And, I’d rather be doing this mucking around tonight, in a rainy but relatively balmy 35 degrees, instead of Tuesday night after work in a subzero windstorm.
So I hung a shop light over the perch, nailed it in so it wouldn’t fall and catch their house on fire, and then tacked the cord down so the birds wouldn’t hang themselves if they got caught in it. Thankfully the “chicken door” that the birds never liked to use was just loose enough to let an extension cord in, saving me from drilling holes in my perfectly predator-proof coop. We’ll see how long it takes the birds to start pecking at the extension cord. Then I’ll be enjoying flash-fried poultry instead of popsicles. Choose your poison.
December 7th, 2010 §
I can’t say enough good things about Charlottesville-based Relay Foods. I think they have such a good thing going on that I’d go work for them if they’d have me, and I am encouraging everyone I know to try their service so they stay in business!
Basically I order my groceries online, pay with a credit card, and then once a week I drive to a parking lot a minute away from where I work to pick up my order, all packaged up in a nice big tub. Behind the scenes the little Relay elves travel around to all sorts of local Charlottesville business to fill my order, saving me from driving all over town, and many of their options are locally grown and organic. Plus, their web interface is great, their graphic design makes me smile…as do the nice people who load up my groceries. I haven’t found their prices to be prohibitively expensive, but I am happy to occasionally pay a bit more to avoid the hassle and time of going to the stores myself. As someone who loves to cook but hates the grocery store, Relay Foods is my glimpse of heaven.
All this is backstory to the real story, which is the joy I felt on Thanksgiving when I opened up the carton of these eggs that were part of my Relay order. The eggs came from Hardy Farms in nearby Keswick, Virginia, and the sheer beauty of them was my nicest holiday surprise. And they were nice and fresh, with big orange yolks that sat high above the white. I’ve enjoyed them in pumpkin pies, cookies, and last weekend, in an out-of-this world spaghetti carbonara, which also included some pretty fantastic bacon from Charlottesville’s Organic Butcher. It was my first time making this dish, but it was so good that I am trying to justify cooking a meal whose main ingredients are pasta, egg yolks, heavy cream, cheese and bacon twice in one week! Thus far my best argument is that it’s ridiculously cold and windy outside now (in fact only a few degrees warmer than Anchorage, Alaska), and I need the fat to survive the winter!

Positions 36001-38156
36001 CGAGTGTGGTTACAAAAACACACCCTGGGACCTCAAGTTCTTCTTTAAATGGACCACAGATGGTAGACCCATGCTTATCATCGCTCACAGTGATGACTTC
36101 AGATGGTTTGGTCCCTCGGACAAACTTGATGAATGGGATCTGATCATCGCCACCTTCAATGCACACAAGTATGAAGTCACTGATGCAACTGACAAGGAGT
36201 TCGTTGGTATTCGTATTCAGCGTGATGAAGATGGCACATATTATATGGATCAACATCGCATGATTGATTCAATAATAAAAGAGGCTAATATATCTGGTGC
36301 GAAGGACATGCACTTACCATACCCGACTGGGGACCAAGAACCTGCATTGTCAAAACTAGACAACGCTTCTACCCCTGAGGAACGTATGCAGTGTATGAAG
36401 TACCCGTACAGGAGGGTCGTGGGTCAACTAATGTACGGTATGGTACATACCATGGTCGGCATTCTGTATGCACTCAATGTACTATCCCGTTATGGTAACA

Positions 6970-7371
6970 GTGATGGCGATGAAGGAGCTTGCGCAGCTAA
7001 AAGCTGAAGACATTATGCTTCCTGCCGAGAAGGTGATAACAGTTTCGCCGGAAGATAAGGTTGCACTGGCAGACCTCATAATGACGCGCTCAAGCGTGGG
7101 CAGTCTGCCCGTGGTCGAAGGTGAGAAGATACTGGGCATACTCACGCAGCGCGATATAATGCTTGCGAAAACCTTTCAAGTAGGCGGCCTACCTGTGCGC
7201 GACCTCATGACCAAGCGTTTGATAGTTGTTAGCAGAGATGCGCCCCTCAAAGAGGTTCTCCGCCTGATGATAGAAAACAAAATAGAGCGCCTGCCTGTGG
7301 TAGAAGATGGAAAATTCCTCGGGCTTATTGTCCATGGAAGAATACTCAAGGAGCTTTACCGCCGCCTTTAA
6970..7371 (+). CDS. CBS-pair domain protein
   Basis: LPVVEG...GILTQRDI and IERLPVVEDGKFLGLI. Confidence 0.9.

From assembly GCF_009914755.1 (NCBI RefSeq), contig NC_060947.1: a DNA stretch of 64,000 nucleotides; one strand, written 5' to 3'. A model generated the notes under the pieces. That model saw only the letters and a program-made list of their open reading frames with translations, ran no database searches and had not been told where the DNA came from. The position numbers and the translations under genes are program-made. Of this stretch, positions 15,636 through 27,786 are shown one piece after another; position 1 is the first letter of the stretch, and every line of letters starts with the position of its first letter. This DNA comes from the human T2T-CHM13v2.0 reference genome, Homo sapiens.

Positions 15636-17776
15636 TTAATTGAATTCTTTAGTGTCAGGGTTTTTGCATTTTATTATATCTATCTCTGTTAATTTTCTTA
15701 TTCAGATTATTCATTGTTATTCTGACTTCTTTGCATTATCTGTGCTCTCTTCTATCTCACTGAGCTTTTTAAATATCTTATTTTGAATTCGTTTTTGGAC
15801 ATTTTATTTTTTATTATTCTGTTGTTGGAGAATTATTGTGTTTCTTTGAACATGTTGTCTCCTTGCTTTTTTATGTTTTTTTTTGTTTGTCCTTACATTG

December 4th, 2010 §
Is falling outside right now!
December 2nd, 2010 §
My fifteen guineas spent the Thanksgiving weekend wandering the fields and exploring the cherry tree near the garage. This is the first time so many have chosen to fly into it, and it was quite a sight. I am glad they are learning to fly into trees because this skill will help protect them from predators. They still aren’t very graceful—and may well never be—but when they find themselves wedged in precarious positions they have managed to work it out.
The recent cold weather and early sunset have put a damper on the pleasure I used to take in caring for them. If I need to feed and change their water when I get home from work in the dark, I shine my car’s high beams at the coop and then juggle a flashlight inside to collect their feeder and waterer. The birds are always calm—with most continuing to sleep on their perches—but it’s awkward work for me. I need to run a light into the coop somehow to make this easier.
This morning I took care of the birds before work, and I knocked a sizable ice floe out of their waterer. And then I went to work and started investigating heated waterers. The idea of paying for the electricity to heat guinea water all winter irks me, but when we start getting into the days that don’t rise above freezing I may not have a choice.
Though the chore of caring for the guineas is diminishing in pleasure, what’s increasing is the enjoyment I take in the birds when they are out of their coop and flying/wandering/running around the property. They are behaving pretty well by sticking close to the house, and they are truly hilarious to watch. When I was mowing on the tractor last week, the whole flock was actually chasing after me!